King Henry IV, Part I | Critical Essay by Nina Levine

This literature criticism consists of approximately 68 pages of analysis & critique of King Henry IV, Part I.
This section contains 13,993 words
(approx. 47 pages at 300 words per page)
Buy the Critical Essay by Mark Taylor

Critical Essay by Nina Levine

SOURCE: Levine, Nina. “Extending Credit in the Henry IV Plays.” Shakespeare Quarterly 51, no. 4 (2000): 403-31.

In the following essay, Levine discusses how Shakespeare employed the concept of credit and mercantile exchange in the Henry IV plays as a metaphor for the Lancastrian dynasty's claim to the English throne. The critic also explores how this perspective of royal political discourse—a mode of speech that involves “promises and payments” to maintain power—parallels the everyday financial dealings of Elizabethan playgoers, who relied on credit and mercantile exchange to maintain a complex community held together by commerce.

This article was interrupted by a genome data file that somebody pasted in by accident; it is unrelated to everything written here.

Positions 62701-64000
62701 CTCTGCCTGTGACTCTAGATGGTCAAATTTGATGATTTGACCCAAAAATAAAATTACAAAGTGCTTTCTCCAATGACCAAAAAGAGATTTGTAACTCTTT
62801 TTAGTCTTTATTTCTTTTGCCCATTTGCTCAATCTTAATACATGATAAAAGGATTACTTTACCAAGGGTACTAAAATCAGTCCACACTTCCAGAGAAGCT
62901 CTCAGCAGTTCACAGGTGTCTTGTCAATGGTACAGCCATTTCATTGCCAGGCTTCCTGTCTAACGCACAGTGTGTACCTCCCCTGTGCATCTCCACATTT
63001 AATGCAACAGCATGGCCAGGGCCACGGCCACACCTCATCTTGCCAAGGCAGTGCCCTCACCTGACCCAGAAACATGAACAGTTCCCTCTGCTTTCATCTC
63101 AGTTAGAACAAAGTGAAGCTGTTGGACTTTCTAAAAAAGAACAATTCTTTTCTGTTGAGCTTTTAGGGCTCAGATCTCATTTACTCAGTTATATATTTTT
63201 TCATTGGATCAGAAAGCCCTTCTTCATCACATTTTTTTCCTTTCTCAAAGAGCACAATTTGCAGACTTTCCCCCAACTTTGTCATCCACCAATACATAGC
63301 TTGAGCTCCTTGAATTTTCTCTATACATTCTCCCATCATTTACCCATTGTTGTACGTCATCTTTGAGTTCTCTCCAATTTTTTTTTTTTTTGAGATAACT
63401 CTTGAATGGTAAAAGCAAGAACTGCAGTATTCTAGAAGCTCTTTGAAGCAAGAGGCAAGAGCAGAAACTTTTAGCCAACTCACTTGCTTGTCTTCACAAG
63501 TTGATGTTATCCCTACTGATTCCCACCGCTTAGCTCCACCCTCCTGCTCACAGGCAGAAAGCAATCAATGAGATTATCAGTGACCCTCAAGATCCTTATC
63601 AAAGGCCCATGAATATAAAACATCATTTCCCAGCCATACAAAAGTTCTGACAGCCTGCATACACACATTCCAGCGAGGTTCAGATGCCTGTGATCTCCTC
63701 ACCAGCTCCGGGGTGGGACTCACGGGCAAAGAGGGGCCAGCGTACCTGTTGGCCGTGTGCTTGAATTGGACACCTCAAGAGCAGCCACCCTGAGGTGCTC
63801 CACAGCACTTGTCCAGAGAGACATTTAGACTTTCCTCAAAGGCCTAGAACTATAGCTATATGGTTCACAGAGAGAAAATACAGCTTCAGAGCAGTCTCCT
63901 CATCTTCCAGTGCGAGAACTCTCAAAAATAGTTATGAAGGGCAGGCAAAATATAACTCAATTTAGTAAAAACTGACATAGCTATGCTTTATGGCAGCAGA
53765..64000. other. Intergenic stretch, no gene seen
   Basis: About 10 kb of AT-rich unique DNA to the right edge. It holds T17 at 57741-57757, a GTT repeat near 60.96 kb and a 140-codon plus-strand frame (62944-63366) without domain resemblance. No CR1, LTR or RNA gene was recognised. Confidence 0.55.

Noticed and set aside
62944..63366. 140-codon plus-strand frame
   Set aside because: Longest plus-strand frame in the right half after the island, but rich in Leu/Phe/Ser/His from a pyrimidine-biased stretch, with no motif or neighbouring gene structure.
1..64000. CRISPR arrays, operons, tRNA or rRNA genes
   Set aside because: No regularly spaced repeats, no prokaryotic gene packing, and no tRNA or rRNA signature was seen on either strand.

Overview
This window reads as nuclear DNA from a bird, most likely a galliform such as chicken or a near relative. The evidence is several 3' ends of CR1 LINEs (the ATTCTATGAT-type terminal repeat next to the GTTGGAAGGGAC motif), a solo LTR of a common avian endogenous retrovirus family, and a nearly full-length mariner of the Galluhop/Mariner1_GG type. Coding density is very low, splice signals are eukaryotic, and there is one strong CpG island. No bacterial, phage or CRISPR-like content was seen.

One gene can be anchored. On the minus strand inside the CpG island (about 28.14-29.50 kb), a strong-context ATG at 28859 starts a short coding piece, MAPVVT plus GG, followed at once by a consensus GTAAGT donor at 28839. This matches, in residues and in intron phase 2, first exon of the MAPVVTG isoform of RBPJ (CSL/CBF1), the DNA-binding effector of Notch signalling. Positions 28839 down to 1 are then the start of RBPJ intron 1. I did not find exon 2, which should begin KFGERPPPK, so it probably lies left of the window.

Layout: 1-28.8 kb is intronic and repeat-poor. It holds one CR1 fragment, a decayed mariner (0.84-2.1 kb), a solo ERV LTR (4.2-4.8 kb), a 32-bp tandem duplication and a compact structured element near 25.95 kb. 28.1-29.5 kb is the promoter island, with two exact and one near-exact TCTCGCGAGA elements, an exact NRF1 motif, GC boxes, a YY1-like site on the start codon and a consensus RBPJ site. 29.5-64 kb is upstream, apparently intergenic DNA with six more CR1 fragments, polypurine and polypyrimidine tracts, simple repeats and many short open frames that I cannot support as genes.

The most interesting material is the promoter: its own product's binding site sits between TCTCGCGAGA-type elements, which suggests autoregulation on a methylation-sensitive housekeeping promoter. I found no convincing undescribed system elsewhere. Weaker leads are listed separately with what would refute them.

Credit terms are habitual among the Lancastrians, associated with both the king, who, as Hotspur puts it, “Knows at what time to promise, when to pay,” and the prince, who cryptically assures...

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This section contains 13,993 words
(approx. 47 pages at 300 words per page)
Buy the Critical Essay by Mark Taylor